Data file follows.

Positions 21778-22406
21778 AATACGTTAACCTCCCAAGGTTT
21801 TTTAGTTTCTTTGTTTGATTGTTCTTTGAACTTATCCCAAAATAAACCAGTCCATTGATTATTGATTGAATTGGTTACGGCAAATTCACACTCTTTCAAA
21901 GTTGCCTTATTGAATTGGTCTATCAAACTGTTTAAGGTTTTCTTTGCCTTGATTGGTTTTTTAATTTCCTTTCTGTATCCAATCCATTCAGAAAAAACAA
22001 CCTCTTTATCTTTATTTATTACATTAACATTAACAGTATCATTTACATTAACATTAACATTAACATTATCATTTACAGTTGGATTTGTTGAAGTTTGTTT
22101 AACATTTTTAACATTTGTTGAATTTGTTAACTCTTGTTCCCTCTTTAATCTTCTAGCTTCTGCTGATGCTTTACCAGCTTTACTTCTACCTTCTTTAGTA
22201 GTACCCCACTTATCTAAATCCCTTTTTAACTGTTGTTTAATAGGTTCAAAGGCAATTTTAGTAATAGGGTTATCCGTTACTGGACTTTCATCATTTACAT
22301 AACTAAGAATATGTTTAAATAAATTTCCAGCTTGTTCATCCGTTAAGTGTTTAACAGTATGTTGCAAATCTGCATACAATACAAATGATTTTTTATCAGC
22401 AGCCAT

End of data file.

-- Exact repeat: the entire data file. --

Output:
Positions 21778-22406
21778 AATACGTTAACCTCCCAAGGTTT
21801 TTTAGTTTCTTTGTTTGATTGTTCTTTGAACTTATCCCAAAATAAACCAGTCCATTGATTATTGATTGAATTGGTTACGGCAAATTCACACTCTTTCAAA
21901 GTTGCCTTATTGAATTGGTCTATCAAACTGTTTAAGGTTTTCTTTGCCTTGATTGGTTTTTTAATTTCCTTTCTGTATCCAATCCATTCAGAAAAAACAA
22001 CCTCTTTATCTTTATTTATTACATTAACATTAACAGTATCATTTACATTAACATTAACATTAACATTATCATTTACAGTTGGATTTGTTGAAGTTTGTTT
22101 AACATTTTTAACATTTGTTGAATTTGTTAACTCTTGTTCCCTCTTTAATCTTCTAGCTTCTGCTGATGCTTTACCAGCTTTACTTCTACCTTCTTTAGTA
22201 GTACCCCACTTATCTAAATCCCTTTTTAACTGTTGTTTAATAGGTTCAAAGGCAATTTTAGTAATAGGGTTATCCGTTACTGGACTTTCATCATTTACAT
22301 AACTAAGAATATGTTTAAATAAATTTCCAGCTTGTTCATCCGTTAAGTGTTTAACAGTATGTTGCAAATCTGCATACAATACAAATGATTTTTTATCAGC
22401 AGCCAT